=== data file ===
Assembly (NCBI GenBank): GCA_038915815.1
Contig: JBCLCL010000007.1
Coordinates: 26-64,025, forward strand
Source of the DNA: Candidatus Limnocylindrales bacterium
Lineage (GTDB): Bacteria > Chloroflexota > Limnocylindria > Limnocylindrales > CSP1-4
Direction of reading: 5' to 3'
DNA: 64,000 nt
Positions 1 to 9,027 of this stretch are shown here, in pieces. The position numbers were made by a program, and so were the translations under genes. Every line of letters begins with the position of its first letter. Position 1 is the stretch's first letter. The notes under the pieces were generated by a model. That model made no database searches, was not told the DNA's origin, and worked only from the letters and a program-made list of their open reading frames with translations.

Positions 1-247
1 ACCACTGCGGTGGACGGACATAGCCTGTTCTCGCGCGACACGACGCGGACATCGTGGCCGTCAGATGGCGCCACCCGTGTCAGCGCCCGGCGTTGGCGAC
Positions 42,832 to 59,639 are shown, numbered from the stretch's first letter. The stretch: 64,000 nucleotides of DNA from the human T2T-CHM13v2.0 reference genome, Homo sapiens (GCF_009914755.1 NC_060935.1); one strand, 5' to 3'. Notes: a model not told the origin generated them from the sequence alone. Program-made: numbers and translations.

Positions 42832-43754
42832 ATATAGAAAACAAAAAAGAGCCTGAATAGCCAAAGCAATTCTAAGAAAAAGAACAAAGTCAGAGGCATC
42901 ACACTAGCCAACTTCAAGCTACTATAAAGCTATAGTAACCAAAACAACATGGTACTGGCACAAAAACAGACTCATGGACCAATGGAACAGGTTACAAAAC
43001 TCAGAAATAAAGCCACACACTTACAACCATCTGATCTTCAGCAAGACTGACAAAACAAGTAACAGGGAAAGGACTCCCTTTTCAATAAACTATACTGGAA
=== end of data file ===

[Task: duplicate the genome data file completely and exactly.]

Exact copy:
Assembly (NCBI GenBank): GCA_038915815.1
Contig: JBCLCL010000007.1
Coordinates: 26-64,025, forward strand
Source of the DNA: Candidatus Limnocylindrales bacterium
Lineage (GTDB): Bacteria > Chloroflexota > Limnocylindria > Limnocylindrales > CSP1-4
Direction of reading: 5' to 3'
DNA: 64,000 nt
Positions 1 to 9,027 of this stretch are shown here, in pieces. The position numbers were made by a program, and so were the translations under genes. Every line of letters begins with the position of its first letter. Position 1 is the stretch's first letter. The notes under the pieces were generated by a model. That model made no database searches, was not told the DNA's origin, and worked only from the letters and a program-made list of their open reading frames with translations.

Positions 1-247
1 ACCACTGCGGTGGACGGACATAGCCTGTTCTCGCGCGACACGACGCGGACATCGTGGCCGTCAGATGGCGCCACCCGTGTCAGCGCCCGGCGTTGGCGAC
Positions 42,832 to 59,639 are shown, numbered from the stretch's first letter. The stretch: 64,000 nucleotides of DNA from the human T2T-CHM13v2.0 reference genome, Homo sapiens (GCF_009914755.1 NC_060935.1); one strand, 5' to 3'. Notes: a model not told the origin generated them from the sequence alone. Program-made: numbers and translations.

Positions 42832-43754
42832 ATATAGAAAACAAAAAAGAGCCTGAATAGCCAAAGCAATTCTAAGAAAAAGAACAAAGTCAGAGGCATC
42901 ACACTAGCCAACTTCAAGCTACTATAAAGCTATAGTAACCAAAACAACATGGTACTGGCACAAAAACAGACTCATGGACCAATGGAACAGGTTACAAAAC
43001 TCAGAAATAAAGCCACACACTTACAACCATCTGATCTTCAGCAAGACTGACAAAACAAGTAACAGGGAAAGGACTCCCTTTTCAATAAACTATACTGGAA